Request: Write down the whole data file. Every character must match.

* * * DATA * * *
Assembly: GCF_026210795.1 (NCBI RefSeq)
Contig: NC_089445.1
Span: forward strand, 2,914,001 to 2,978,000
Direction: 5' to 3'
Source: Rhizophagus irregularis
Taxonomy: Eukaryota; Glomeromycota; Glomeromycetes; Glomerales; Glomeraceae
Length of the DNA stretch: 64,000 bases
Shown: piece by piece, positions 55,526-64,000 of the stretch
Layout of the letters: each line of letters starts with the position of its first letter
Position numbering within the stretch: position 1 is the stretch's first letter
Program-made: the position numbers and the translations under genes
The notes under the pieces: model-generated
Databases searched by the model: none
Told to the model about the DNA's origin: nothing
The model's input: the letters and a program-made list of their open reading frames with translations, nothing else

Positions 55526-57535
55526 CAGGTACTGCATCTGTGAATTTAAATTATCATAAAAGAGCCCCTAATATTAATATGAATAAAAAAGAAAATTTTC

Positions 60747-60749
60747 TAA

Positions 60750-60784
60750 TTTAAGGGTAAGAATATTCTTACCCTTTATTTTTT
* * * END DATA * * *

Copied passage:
Assembly: GCF_026210795.1 (NCBI RefSeq)
Contig: NC_089445.1
Span: forward strand, 2,914,001 to 2,978,000
Direction: 5' to 3'
Source: Rhizophagus irregularis
Taxonomy: Eukaryota; Glomeromycota; Glomeromycetes; Glomerales; Glomeraceae
Length of the DNA stretch: 64,000 bases
Shown: piece by piece, positions 55,526-64,000 of the stretch
Layout of the letters: each line of letters starts with the position of its first letter
Position numbering within the stretch: position 1 is the stretch's first letter
Program-made: the position numbers and the translations under genes
The notes under the pieces: model-generated
Databases searched by the model: none
Told to the model about the DNA's origin: nothing
The model's input: the letters and a program-made list of their open reading frames with translations, nothing else

Positions 55526-57535
55526 CAGGTACTGCATCTGTGAATTTAAATTATCATAAAAGAGCCCCTAATATTAATATGAATAAAAAAGAAAATTTTC

Positions 60747-60749
60747 TAA

Positions 60750-60784
60750 TTTAAGGGTAAGAATATTCTTACCCTTTATTTTTT